Cannabis Compliance & Sustainability: A Complicated Relationship

There’s no question that compliant, sustainable cannabis operations are the goal of the cannabis industry. Regardless of whether you’re a single location retailer or a multi-state operator, the task of developing and successfully operating a compliant cannabis business that is also sustainability-minded is not a challenge for the weak of heart…or wallet. 

The relationship between cannabis compliance and cannabis sustainability is a double-edged sword. In the interest of protecting consumers from this “dangerous” plant, regulatory bodies have turned cultivating something that literally grows freely like a weed in the sun into an industry carving an incredible environmental impact. Because so few states allow legal outdoor grows, cultivators are weighed down by compliance mandates resulting in significant water usage and massive electricity consumption. 

Regulations around single-use, child-proof packaging, combined with mandatory dispensary exit bags results in literal tons of packaging waste, much of which is non-recyclable. In some cases, requirements around cannabis waste disposal demand that extractors make their cannabis waste and extraction byproducts “unusable” by mixing them with products like cat litter or bleach so they are impossible to consume…which ultimately results in doubling the amount of non-compostable waste headed to landfills.

And, it’s not just the rules around cultivation, packaging or waste disposal that make it hard for operators to focus on sustainability. The cost of operating a business in a highly-regulated industry, weighed down even more by the costs of 280-E and the thousands of rules covering everything from advertising to signage, security, labeling and more, leave little time, budget or operational bandwidth to dedicate to implementing more sustainable operations.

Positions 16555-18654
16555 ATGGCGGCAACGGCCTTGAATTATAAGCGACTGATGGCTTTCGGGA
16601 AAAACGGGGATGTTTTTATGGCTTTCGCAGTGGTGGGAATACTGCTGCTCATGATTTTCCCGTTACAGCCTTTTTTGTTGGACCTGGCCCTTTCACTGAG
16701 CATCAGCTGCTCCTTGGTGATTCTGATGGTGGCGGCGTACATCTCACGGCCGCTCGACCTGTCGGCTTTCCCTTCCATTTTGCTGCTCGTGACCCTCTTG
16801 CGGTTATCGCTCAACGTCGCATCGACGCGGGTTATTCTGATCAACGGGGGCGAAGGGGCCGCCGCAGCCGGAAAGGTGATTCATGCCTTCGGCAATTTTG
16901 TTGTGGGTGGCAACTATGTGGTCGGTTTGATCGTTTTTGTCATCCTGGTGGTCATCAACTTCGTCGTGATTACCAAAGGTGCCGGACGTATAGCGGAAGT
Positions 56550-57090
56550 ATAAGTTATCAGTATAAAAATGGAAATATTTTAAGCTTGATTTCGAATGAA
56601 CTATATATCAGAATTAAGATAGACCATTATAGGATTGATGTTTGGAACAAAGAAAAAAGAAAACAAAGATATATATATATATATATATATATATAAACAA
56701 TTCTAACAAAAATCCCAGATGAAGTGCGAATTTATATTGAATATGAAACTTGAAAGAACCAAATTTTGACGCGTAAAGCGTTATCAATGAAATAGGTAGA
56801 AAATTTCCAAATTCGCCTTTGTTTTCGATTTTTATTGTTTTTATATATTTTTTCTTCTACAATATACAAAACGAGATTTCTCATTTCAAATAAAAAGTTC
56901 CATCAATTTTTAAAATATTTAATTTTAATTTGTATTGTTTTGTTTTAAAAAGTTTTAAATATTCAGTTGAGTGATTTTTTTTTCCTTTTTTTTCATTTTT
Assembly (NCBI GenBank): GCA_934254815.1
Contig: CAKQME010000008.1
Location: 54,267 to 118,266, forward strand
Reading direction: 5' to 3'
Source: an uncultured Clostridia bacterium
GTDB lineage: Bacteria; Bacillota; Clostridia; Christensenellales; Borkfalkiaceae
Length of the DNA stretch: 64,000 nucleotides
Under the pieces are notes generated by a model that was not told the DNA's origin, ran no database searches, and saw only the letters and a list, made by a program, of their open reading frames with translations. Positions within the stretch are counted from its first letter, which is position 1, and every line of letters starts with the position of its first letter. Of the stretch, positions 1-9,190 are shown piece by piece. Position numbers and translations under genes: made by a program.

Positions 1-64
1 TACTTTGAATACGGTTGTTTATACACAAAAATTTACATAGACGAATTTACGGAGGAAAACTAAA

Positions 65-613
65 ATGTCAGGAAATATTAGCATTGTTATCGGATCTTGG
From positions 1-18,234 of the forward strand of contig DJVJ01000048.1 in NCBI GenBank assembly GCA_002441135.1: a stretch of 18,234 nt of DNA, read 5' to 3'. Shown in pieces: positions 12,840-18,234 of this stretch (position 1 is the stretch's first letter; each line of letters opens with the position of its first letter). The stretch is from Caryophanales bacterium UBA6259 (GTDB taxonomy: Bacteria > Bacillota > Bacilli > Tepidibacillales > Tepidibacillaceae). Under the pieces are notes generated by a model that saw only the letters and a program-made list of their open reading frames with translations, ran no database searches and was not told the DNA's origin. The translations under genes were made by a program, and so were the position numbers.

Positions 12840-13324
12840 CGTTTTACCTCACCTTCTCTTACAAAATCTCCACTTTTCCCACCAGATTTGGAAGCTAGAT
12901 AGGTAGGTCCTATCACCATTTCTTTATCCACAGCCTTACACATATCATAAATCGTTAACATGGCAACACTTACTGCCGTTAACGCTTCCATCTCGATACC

At Simplifya, our experts have distilled all of the regulations governing cannabis businesses in 21 states, and more than 400 local jurisdictions. The complicating factor for many operators is that it’s not just one set of cannabis regulations that they have to adhere to; in addition to state and local agencies, there are often federal agencies like OSHA and EPA, which have also issued regulations that impact cannabis business operations. Additionally, in states like California, operators have to deal with not only rules from the Bureau of Cannabis Control, but depending on their license type also the California Dept. of Public Health, California Dept. of Food & Agriculture, not to mention their local city or county mandates as well. That’s a lot of rules to keep straight. (Luckily, the state of California is looking to consolidate all three licensing agencies, with the intent of streamlining regulations, tax assessment, and collection.) 

So, what’s the good news? 

The good news is that operating in compliance with these layers of complicated regulations is — in the end — more affordable than not. In fact, many of the regulations in place can actually help operators develop, implement and maintain a more sustainably-minded operation. According to the Environmental Sustainability in the Cannabis Industry Impacts, Best Management Practices and Policy Considerations report issued by the National Cannabis Industry Association in 2020, companies that focus on sustainable practices often reduce their resource dependence and associated costs, positioning them to outperform their competitors in the long-term.